Earth’s water may have been inherited from material similar to enstatite chondrite meteorites

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Science  28 Aug 2020:
Vol. 369, Issue 6507, pp. 1110-1113
DOI: 10.1126/science.aba1948

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An unexpected source of Earth's water

The abundances of Earth's chemical elements and their isotopic ratios can indicate which materials formed Earth. Enstatite chondrite (EC) meteorites provide a good isotopic match for many elements but are expected to contain no water because they formed in the hot inner Solar System. This would require Earth's water to be from a different source, such as comets. Piani et al. measured hydrogen contents and deuterium/hydrogen ratios (D/H) in 13 EC meteorites (see the Perspective by Peslier). They found far more hydrogen than is commonly assumed, with D/H close to that of Earth's mantle. Combining these data with cosmochemical models, they show that most of Earth's water could have formed from hydrogen delivered by EC meteorites.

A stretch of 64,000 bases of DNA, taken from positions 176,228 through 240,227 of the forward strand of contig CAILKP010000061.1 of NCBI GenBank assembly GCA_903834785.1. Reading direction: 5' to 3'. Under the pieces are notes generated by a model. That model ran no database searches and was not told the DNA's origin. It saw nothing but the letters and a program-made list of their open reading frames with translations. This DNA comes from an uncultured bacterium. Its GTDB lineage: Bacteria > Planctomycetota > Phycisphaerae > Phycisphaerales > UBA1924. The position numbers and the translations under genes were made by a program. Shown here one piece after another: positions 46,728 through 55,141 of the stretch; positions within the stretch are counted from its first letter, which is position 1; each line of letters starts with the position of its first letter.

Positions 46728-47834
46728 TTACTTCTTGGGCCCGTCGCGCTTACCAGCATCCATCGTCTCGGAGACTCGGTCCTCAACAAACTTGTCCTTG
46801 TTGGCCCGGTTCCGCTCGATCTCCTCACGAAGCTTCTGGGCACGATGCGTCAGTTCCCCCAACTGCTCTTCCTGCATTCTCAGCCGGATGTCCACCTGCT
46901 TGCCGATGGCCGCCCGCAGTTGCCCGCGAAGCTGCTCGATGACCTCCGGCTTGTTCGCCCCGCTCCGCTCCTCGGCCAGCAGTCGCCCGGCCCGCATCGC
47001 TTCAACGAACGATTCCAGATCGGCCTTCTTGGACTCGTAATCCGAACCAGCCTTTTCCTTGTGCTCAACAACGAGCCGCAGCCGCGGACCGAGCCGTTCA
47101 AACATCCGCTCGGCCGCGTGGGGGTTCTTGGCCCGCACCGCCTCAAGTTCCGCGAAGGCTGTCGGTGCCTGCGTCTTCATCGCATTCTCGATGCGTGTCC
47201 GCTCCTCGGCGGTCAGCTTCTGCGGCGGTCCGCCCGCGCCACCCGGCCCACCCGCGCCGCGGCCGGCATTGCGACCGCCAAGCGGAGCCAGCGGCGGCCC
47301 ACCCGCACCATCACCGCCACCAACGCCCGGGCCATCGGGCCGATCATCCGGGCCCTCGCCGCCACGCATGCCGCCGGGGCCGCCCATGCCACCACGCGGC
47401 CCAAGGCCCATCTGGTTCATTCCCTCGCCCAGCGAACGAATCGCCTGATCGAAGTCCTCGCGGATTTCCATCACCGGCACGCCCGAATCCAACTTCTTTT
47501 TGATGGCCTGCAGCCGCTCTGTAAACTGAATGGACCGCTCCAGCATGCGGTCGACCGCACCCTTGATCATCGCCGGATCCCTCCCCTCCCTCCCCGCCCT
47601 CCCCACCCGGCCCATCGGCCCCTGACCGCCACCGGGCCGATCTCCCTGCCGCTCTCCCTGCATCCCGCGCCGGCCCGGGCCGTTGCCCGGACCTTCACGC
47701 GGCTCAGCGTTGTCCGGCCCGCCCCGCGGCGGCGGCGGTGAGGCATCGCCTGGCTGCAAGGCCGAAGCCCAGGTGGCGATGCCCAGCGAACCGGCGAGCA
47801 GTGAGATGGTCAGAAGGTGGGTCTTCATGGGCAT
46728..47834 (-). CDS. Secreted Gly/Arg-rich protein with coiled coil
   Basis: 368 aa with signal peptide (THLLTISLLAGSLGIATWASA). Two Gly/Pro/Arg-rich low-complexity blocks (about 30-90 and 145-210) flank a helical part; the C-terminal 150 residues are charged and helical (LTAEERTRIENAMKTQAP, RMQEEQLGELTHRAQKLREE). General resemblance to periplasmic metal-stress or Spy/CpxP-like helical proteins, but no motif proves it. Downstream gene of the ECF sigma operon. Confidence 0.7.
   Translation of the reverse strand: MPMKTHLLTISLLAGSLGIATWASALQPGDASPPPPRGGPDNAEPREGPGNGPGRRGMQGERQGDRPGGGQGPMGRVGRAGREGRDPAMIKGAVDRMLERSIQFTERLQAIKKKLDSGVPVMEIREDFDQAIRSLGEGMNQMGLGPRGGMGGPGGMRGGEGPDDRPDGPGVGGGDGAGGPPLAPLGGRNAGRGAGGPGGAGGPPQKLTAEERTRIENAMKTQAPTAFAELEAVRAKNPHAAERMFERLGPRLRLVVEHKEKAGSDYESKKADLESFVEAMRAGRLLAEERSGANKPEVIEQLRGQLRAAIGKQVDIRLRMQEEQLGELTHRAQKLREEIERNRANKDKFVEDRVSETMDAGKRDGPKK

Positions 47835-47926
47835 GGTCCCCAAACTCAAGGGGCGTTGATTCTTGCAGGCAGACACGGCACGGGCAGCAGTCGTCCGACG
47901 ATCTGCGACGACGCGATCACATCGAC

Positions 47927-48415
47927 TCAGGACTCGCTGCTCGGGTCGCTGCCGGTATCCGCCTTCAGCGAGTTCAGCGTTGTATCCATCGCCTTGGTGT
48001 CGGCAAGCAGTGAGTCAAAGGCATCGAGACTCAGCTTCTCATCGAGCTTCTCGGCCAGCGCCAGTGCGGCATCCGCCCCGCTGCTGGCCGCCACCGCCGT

Science, this issue p. 1110; see also p. 1058


The origin of Earth’s water remains unknown. Enstatite chondrite (EC) meteorites have similar isotopic composition to terrestrial rocks and thus may be representative of the material that formed Earth. ECs are presumed to be devoid of water because they formed in the inner Solar System. Earth’s water is therefore generally attributed to the late addition of a small fraction of hydrated materials, such as carbonaceous chondrite meteorites, which originated in the outer Solar System where water was more abundant. We show that EC meteorites contain sufficient hydrogen to have delivered to Earth at least three times the mass of water in its oceans. EC hydrogen and nitrogen isotopic compositions match those of Earth’s mantle, so EC-like asteroids might have contributed these volatile elements to Earth’s crust and mantle.

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